Abstract: Foster Youth and Justice System Involvement: Exploring Associations with Social Support, Self-Determination, Placement Stability, and Trauma Symptoms (Society for Social Work and Research 23rd Annual Conference - Ending Gender Based, Family and Community Violence)

191P Foster Youth and Justice System Involvement: Exploring Associations with Social Support, Self-Determination, Placement Stability, and Trauma Symptoms

Friday, January 18, 2019
Continental Parlors 1-3, Ballroom Level (Hilton San Francisco)
* noted as presenting author
Chanel Ison, Undergraduate Student, Portland State University, Portland, OR
Jennifer Blakeslee, PhD, Research Assistant Professor, Portland State University, Portland, OR
Background/Purpose: Criminal justice involvement in young adulthood is a particular concern for young people aging out of foster care, who are more likely than youth in the general population to have committed a range of offenses in the previous year (Cusick & Courtney, 2007), and to have been arrested (28%), convicted of a crime (12%), and detained or incarcerated (19%) (Courtney et al., 2005). Preventative approaches may help identify youth in foster care who are most likely to have criminal justice involvement in young adulthood, especially considering contextual risks, such as maltreatment histories and associated post-traumatic stress symptoms, foster placement instability, and limited access to social support and opportunities to demonstrate self-determination. This analysis explores whether these factors are associated with juvenile justice involvement prior to exiting foster care.

Methods: This analysis uses baseline data from a large-scale RCT of a structured mentoring intervention for foster youth, which recruited a population sample of 288 eligible youth (mean age=17.31, SD=.61) from a metropolitan area in the Pacific Northwest. The sample is 53% female, 19% Hispanic/Latino, and 46% White, 16% Black/African American, 19% multi-racial, and 19% other. 45% lived in a non-relative foster home, 23% were in a relative/kin home, and 32% were in more restricted placement settings. We explore whether justice system involvement—youth-reported “trouble with the law, including juvenile justice and detention” (15.5% of sample)—is associated with predictors of interest: the number of times using a range of alcohol/substances in the past month (mean=11.38, SD=28.10), validated measures including the Arc Self-Determination Scale, the Multidimensional Scale of Perceived Social Support, and the Child Report of Post-traumatic Symptoms, and administrative data reflecting days in current placement (mean=673.78, median=288.50). We use nonparametric correlations to explore bivariate associations between all variables, and analysis of variance (ANOVA) to test for group mean differences in the predictors by the outcome variable, justice system involvement.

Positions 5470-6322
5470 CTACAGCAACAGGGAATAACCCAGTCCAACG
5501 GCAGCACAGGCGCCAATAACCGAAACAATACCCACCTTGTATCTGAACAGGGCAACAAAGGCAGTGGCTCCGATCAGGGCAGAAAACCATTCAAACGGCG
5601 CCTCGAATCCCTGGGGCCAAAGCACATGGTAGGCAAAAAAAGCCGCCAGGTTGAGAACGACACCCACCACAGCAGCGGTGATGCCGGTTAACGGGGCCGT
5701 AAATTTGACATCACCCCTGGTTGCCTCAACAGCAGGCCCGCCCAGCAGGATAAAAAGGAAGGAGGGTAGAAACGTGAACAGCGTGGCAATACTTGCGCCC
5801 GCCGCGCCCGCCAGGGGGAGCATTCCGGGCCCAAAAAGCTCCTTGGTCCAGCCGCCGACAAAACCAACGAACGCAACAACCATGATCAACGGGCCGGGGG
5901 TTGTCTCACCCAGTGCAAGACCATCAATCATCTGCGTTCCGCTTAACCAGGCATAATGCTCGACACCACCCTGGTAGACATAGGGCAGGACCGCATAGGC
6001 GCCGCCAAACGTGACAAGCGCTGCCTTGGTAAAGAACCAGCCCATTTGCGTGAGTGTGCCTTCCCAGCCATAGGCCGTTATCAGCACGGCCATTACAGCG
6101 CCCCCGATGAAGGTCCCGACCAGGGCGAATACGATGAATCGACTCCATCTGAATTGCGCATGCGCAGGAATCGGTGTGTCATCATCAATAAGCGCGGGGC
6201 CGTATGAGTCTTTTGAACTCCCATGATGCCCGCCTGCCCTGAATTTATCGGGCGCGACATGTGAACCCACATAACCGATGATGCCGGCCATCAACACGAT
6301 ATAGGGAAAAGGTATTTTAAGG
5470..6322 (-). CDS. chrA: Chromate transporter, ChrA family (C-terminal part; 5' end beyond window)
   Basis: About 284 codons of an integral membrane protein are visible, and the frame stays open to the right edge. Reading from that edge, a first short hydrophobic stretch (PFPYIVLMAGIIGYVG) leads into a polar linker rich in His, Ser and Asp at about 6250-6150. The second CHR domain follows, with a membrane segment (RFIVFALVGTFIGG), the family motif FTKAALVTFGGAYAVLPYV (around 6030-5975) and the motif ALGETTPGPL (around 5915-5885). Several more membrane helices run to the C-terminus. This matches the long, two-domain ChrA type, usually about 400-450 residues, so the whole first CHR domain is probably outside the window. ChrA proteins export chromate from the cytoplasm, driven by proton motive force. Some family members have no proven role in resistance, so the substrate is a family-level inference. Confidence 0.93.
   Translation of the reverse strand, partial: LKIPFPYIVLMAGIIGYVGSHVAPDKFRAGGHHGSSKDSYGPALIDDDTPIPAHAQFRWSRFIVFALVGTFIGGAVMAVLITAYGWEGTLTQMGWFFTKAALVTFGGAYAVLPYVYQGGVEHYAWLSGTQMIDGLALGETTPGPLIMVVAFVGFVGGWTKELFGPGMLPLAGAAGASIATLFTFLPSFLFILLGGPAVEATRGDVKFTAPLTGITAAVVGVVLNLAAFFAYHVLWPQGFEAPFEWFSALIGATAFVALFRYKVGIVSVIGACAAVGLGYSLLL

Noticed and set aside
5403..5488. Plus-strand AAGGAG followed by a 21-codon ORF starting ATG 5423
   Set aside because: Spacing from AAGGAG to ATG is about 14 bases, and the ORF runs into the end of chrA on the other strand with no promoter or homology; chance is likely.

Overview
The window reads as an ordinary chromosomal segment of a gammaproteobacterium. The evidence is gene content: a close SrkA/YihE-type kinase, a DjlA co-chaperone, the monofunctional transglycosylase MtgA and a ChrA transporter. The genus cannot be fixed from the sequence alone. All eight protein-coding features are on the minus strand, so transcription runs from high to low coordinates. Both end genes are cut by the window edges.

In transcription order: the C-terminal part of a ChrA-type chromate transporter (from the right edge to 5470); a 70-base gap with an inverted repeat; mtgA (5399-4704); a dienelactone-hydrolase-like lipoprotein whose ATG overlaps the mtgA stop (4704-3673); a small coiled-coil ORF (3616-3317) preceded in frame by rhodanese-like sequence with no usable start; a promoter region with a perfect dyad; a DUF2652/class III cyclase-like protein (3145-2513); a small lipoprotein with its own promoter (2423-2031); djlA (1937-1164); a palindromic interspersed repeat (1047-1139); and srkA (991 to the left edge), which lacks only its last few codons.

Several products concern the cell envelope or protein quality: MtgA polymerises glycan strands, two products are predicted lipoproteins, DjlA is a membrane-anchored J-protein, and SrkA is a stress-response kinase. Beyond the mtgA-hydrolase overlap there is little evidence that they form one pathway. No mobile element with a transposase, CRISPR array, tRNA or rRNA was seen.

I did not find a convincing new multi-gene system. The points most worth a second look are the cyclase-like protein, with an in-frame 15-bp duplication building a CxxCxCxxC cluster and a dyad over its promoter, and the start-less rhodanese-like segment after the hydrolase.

Results: Juvenile justice involvement was associated with substance use (.214**), trauma symptoms (.136*), social support (-.125*), and days in current placement (-.157*). Compared to the group means for those who did not endorse the outcome variable, those with justice system involvement reported three times as much substance use (27.29 vs. 8.48, F=15.236, p=.000), higher trauma scores (19.55 vs. 15.68, F= 6.426, p=.012), and lower social support scores (62.72 vs. 67.79, F= 5.437, p=.021). Lastly, many of the predictors were associated, including self-determination with trauma symptoms (-.198**) and with social support (.414**), trauma symptoms with social support (-.186**), and days in current placement with substance use (-.221**).

Conclusion/ Implications: Overall, the findings confirm an association in a population of older foster youth between justice system involvement and indicators of substance use, trauma symptoms, and limited social support, which were additionally associated with lower levels of self-determination and placement stability. These findings inform ongoing intervention development with foster youth to increase social support, address trauma symptoms and substance use, and build self-determination skills in ways that may prevent ongoing involvement with the criminal justice system in young adulthood.